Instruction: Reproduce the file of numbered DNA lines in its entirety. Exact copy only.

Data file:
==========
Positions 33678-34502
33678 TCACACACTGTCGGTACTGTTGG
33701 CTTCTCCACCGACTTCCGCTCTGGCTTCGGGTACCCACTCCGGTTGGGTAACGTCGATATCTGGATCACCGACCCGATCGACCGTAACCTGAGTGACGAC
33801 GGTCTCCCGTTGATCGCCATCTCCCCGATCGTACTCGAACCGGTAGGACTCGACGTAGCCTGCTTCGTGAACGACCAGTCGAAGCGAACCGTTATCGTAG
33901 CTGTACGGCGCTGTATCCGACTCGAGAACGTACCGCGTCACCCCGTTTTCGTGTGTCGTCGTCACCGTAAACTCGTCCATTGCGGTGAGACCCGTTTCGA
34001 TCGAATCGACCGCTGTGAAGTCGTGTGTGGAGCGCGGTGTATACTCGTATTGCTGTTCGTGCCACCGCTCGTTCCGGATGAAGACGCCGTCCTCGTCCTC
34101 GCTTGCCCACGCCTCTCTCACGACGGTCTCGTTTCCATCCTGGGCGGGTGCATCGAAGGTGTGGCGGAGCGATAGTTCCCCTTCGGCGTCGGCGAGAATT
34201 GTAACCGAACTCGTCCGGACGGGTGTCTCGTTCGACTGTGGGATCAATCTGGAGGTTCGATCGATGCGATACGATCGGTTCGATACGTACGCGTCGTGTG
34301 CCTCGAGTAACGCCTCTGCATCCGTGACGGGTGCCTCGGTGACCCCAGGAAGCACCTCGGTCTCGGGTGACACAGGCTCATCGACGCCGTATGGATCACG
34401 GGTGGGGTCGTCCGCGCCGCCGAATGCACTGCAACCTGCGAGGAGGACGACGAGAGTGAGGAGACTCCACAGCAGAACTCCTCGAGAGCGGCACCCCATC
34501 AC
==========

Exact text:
Positions 33678-34502
33678 TCACACACTGTCGGTACTGTTGG
33701 CTTCTCCACCGACTTCCGCTCTGGCTTCGGGTACCCACTCCGGTTGGGTAACGTCGATATCTGGATCACCGACCCGATCGACCGTAACCTGAGTGACGAC
33801 GGTCTCCCGTTGATCGCCATCTCCCCGATCGTACTCGAACCGGTAGGACTCGACGTAGCCTGCTTCGTGAACGACCAGTCGAAGCGAACCGTTATCGTAG
33901 CTGTACGGCGCTGTATCCGACTCGAGAACGTACCGCGTCACCCCGTTTTCGTGTGTCGTCGTCACCGTAAACTCGTCCATTGCGGTGAGACCCGTTTCGA
34001 TCGAATCGACCGCTGTGAAGTCGTGTGTGGAGCGCGGTGTATACTCGTATTGCTGTTCGTGCCACCGCTCGTTCCGGATGAAGACGCCGTCCTCGTCCTC
34101 GCTTGCCCACGCCTCTCTCACGACGGTCTCGTTTCCATCCTGGGCGGGTGCATCGAAGGTGTGGCGGAGCGATAGTTCCCCTTCGGCGTCGGCGAGAATT
34201 GTAACCGAACTCGTCCGGACGGGTGTCTCGTTCGACTGTGGGATCAATCTGGAGGTTCGATCGATGCGATACGATCGGTTCGATACGTACGCGTCGTGTG
34301 CCTCGAGTAACGCCTCTGCATCCGTGACGGGTGCCTCGGTGACCCCAGGAAGCACCTCGGTCTCGGGTGACACAGGCTCATCGACGCCGTATGGATCACG
34401 GGTGGGGTCGTCCGCGCCGCCGAATGCACTGCAACCTGCGAGGAGGACGACGAGAGTGAGGAGACTCCACAGCAGAACTCCTCGAGAGCGGCACCCCATC
34501 AC